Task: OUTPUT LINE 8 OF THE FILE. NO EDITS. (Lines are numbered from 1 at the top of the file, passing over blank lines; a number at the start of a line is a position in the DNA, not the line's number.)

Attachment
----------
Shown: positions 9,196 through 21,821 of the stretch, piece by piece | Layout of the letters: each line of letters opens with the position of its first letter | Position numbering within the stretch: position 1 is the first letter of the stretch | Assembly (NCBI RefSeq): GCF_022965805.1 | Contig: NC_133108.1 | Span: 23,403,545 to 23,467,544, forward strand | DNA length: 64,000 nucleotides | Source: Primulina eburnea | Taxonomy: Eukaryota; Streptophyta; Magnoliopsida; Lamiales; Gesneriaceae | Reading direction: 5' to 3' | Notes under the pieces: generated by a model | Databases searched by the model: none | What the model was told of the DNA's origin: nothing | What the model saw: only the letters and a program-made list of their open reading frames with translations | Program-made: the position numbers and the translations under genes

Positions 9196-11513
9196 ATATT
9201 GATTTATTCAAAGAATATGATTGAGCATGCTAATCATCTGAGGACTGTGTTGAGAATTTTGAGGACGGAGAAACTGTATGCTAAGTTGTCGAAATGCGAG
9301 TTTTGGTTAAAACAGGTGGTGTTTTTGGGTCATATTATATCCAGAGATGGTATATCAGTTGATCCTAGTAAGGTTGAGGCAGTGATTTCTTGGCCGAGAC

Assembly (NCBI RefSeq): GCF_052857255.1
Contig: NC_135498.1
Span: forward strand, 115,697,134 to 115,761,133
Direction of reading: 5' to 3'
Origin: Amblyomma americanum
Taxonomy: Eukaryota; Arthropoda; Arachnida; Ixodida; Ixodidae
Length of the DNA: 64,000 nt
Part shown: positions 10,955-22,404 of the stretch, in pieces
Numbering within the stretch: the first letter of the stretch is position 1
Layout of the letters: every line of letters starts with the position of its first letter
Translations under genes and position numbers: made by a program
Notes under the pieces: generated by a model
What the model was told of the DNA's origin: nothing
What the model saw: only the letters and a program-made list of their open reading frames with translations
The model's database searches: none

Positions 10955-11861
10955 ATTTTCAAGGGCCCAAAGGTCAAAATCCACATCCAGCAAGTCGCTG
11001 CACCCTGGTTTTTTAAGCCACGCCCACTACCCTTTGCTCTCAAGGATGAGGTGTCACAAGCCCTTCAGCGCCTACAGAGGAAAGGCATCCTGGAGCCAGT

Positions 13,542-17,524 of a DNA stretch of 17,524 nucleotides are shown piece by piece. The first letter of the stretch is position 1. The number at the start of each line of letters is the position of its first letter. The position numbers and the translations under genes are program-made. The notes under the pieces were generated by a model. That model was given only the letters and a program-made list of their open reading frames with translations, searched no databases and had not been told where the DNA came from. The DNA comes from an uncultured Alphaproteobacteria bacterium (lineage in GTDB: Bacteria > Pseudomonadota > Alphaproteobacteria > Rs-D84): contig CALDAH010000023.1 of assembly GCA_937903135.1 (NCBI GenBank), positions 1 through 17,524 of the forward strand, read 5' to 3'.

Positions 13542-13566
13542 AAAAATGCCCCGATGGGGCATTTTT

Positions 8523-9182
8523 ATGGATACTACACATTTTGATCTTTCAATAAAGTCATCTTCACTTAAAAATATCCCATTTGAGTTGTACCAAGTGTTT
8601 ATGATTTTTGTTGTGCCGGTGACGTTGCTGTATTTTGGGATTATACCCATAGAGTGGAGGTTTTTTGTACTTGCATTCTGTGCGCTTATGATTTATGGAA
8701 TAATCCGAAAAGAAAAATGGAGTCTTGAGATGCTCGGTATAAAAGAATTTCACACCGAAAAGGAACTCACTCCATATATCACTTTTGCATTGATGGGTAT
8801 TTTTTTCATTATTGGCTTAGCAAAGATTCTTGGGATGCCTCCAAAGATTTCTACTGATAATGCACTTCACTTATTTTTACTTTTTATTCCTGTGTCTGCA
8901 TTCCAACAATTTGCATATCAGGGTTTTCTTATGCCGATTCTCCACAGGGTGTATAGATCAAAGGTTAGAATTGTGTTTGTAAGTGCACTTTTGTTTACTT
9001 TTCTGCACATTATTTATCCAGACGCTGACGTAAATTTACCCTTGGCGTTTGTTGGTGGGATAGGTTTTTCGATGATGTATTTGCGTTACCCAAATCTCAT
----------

Span: forward strand, 115,697,134 to 115,761,133